FIG. 2 is a top view of the cross point array of FIG. 1. The parallel word lines 208 and the parallel bit lines 210 are orthogonal to each other and cross at intersections in the cross point array. A magnetic storage element 206 is positioned at each intersection, and is selected using the corresponding word line 208 and bit line 210.

FIGS. 3-6 illustrate the relationship between the current and magnetic field, and further introduces conventional symbols used to represent this relationship. FIG. 3 is an illustration of the magnetic field around a cross-section of a conductor 312 resulting from current flowing into the page. The direction of the current is represented by the symbol ⊕, which conventionally represents the tail of an arrow pointing into the page. The magnetic field lines, conventionally represented by the nomenclature H, form concentric lines around the conductor or wire 312. The magnitude of H is stronger closer to the conductor 312. The direction for the lines of H is obtained by the Right Hand Rule, which provides that if the conductor 312 is grabbed with the right hand with the thumb pointing in the direction of the current, the fingers will curl around the conductor in the direction of H. In the illustration of FIG. 3 in which the current is flowing into the page, the direction for the lines of H is clockwise around the conductor 312.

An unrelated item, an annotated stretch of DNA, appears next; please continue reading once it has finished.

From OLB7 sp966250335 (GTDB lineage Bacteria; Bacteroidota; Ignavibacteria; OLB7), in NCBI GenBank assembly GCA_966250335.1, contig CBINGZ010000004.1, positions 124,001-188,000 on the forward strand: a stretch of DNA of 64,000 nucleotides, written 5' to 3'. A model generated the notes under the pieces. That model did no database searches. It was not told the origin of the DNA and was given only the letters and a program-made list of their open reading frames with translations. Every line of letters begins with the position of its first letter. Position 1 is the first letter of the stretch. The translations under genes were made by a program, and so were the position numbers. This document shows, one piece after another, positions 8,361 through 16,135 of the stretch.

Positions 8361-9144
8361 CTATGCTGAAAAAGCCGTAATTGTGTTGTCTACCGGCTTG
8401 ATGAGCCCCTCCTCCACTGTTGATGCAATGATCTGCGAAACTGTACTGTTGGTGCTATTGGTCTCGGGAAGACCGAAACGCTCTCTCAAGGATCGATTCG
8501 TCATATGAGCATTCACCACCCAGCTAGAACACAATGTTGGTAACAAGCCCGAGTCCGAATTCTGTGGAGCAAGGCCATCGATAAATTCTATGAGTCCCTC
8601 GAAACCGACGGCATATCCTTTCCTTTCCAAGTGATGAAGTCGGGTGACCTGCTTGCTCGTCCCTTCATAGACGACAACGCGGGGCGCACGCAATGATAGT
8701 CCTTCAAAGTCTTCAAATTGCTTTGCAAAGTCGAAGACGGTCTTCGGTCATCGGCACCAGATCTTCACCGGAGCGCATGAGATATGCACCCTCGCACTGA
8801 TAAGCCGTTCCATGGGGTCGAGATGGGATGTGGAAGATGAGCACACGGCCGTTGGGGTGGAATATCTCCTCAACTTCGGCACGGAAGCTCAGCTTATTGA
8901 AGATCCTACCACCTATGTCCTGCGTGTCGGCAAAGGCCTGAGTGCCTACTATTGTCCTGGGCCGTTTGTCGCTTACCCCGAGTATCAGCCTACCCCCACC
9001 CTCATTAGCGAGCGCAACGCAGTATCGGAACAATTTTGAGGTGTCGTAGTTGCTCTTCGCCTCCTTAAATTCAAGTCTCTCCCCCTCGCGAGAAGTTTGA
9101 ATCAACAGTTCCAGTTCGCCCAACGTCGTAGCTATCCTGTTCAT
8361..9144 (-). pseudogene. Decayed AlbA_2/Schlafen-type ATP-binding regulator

FIG. 4 is an illustration of the magnetic field around a cross-section of a conductor resulting from current flowing out from the page. The direction of the current is represented by the symbol ⊙, which conventionally represents the point or head of the arrow pointing out of the page. The magnetic field lines H form concentric lines around the conductor 412. The direction for the lines of H is obtained by the Right Hand Rule. In the illustration of FIG. 4 in which the current is flowing out of the page, the direction for the lines of H is counterclockwise around the conductor 412.

FIG. 5 is an illustration of the magnetic field around a conductor resulting from current flowing left along the conductor. Again the magnetic field lines H form concentric lines around the conductor 512. A cross section of the lines of H is represented by the symbols ⊕ and ⊙, wherein the symbol ⊕ indicates that H is directed into the page, and the symbol ⊙ indicates that H is directed out of the page. In the illustration of FIG. 5 in which the current is flowing left, the direction for the lines of H is into the page above the conductor 512 and out of the page below the conductor 512.